Artemis launch heralds a new age of space exploration

engineering careers  Artemis launch heralds a new age of space exploration

NASA today successfully launched its largest-ever rocket from Cape Canaveral in Florida at 01:47 local time (06:47 GMT).

Today’s launch follows two previous failed launch attempts which were aborted because of technical issues.

NASA’s new Artemis mission aims to take the American Space Agency back to the Moon, then on further than before.

Artemis I, previously known as Exploration Mission-1, was the first test launch and saw the SLS blast off unmanned. The mission aims to lay the foundation for future Artemis launches which will carry astronauts on board. The purpose of the SLS rocket is to carry the habitable Orion spacecraft toward the Moon.

While the moon is the immediate goal for the Artemis programme, NASA’s aim is to eventually extend crew missions far beyond to the red planet.

It hopes that the technologies used early in the Artemis programme will generate a wealth of knowledge which can be applied to future missions to Mars.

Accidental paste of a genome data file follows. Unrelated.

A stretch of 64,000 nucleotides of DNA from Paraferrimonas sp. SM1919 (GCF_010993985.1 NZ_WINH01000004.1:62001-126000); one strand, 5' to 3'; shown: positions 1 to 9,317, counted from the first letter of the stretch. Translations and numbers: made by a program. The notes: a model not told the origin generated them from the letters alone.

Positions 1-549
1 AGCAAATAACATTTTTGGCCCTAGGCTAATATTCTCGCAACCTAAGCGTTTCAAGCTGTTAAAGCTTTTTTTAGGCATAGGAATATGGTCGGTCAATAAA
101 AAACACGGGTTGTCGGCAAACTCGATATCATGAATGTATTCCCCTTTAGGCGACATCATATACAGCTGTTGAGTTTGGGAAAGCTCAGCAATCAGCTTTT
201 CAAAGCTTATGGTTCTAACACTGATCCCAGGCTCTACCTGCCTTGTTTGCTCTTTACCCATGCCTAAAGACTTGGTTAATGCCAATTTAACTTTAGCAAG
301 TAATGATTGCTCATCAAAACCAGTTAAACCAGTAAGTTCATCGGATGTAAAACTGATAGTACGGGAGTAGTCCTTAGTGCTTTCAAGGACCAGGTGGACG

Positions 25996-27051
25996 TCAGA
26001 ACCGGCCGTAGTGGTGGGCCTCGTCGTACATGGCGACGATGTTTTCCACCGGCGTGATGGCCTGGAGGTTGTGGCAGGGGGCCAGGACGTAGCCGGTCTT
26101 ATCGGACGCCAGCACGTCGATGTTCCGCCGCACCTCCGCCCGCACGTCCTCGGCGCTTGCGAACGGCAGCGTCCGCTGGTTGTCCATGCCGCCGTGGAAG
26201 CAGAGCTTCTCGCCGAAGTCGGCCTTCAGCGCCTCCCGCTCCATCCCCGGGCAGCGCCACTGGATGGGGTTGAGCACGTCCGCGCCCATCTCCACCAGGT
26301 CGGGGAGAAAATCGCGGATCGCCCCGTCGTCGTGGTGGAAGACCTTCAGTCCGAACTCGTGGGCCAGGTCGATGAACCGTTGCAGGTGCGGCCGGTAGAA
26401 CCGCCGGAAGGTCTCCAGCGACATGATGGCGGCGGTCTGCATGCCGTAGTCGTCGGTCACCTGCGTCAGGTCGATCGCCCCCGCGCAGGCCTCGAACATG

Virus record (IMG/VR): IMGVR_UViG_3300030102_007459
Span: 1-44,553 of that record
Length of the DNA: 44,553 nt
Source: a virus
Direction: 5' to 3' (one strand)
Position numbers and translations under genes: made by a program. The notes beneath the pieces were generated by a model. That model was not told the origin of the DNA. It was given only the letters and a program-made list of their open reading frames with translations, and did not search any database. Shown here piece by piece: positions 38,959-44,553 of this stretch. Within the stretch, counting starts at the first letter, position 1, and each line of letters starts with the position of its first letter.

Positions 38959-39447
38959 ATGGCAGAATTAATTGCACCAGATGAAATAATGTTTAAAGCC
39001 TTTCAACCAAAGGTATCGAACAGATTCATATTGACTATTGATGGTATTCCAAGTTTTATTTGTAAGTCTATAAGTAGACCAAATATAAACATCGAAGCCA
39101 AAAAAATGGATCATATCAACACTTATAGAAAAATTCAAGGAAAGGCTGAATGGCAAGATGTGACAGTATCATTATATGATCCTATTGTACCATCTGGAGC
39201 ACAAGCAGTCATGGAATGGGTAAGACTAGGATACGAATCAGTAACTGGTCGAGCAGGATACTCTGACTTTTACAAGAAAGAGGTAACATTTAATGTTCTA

The Boeing-built SLS generated a massive 8.8 million pounds of thrust during liftoff and was carried skywards by a pair of five-segment boosters and four RS-25 engines recognisable from the previous Space Shuttle era.

NASA hope to see humans landing on the moon again as early as 2025 as part of Artemis III. This would be the first Moon landing since Apollo 17 in 1972.

The mission is a real success for the Artemis programme which has been beset by months of setbacks and our hope is that the successful launch heralds the beginning of the next exciting chapter in the history of space exploration.